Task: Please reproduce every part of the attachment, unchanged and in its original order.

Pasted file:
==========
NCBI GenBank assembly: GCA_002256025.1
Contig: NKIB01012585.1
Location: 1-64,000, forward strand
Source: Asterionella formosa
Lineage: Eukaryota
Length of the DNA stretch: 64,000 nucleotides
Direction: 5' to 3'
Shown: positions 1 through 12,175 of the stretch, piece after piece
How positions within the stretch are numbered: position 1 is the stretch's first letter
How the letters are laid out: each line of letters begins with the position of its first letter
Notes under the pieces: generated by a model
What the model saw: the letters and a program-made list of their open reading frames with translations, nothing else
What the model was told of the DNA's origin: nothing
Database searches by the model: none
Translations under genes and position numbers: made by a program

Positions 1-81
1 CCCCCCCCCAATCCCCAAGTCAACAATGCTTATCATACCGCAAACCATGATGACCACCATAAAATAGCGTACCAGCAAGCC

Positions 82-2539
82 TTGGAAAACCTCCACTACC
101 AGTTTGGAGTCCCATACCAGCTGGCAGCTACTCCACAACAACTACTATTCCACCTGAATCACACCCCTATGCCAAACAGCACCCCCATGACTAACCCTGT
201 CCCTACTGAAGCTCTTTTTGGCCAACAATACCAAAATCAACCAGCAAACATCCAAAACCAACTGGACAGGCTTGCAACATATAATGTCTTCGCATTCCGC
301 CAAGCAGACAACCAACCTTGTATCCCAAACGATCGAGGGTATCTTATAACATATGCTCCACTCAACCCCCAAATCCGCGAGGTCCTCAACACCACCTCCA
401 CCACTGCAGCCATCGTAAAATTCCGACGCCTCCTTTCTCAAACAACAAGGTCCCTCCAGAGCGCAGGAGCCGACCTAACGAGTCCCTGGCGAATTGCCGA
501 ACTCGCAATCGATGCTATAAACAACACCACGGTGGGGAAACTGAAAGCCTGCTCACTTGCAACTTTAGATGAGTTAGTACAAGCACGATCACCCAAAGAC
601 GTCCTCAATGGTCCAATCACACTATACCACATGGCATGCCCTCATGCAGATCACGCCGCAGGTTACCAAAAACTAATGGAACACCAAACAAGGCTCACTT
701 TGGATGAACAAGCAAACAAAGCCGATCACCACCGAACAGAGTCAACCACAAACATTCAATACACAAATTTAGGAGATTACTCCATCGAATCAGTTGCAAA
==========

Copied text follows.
NCBI GenBank assembly: GCA_002256025.1
Contig: NKIB01012585.1
Location: 1-64,000, forward strand
Source: Asterionella formosa
Lineage: Eukaryota
Length of the DNA stretch: 64,000 nucleotides
Direction: 5' to 3'
Shown: positions 1 through 12,175 of the stretch, piece after piece
How positions within the stretch are numbered: position 1 is the stretch's first letter
How the letters are laid out: each line of letters begins with the position of its first letter
Notes under the pieces: generated by a model
What the model saw: the letters and a program-made list of their open reading frames with translations, nothing else
What the model was told of the DNA's origin: nothing
Database searches by the model: none
Translations under genes and position numbers: made by a program

Positions 1-81
1 CCCCCCCCCAATCCCCAAGTCAACAATGCTTATCATACCGCAAACCATGATGACCACCATAAAATAGCGTACCAGCAAGCC

Positions 82-2539
82 TTGGAAAACCTCCACTACC
101 AGTTTGGAGTCCCATACCAGCTGGCAGCTACTCCACAACAACTACTATTCCACCTGAATCACACCCCTATGCCAAACAGCACCCCCATGACTAACCCTGT
201 CCCTACTGAAGCTCTTTTTGGCCAACAATACCAAAATCAACCAGCAAACATCCAAAACCAACTGGACAGGCTTGCAACATATAATGTCTTCGCATTCCGC
301 CAAGCAGACAACCAACCTTGTATCCCAAACGATCGAGGGTATCTTATAACATATGCTCCACTCAACCCCCAAATCCGCGAGGTCCTCAACACCACCTCCA
401 CCACTGCAGCCATCGTAAAATTCCGACGCCTCCTTTCTCAAACAACAAGGTCCCTCCAGAGCGCAGGAGCCGACCTAACGAGTCCCTGGCGAATTGCCGA
501 ACTCGCAATCGATGCTATAAACAACACCACGGTGGGGAAACTGAAAGCCTGCTCACTTGCAACTTTAGATGAGTTAGTACAAGCACGATCACCCAAAGAC
601 GTCCTCAATGGTCCAATCACACTATACCACATGGCATGCCCTCATGCAGATCACGCCGCAGGTTACCAAAAACTAATGGAACACCAAACAAGGCTCACTT
701 TGGATGAACAAGCAAACAAAGCCGATCACCACCGAACAGAGTCAACCACAAACATTCAATACACAAATTTAGGAGATTACTCCATCGAATCAGTTGCAAA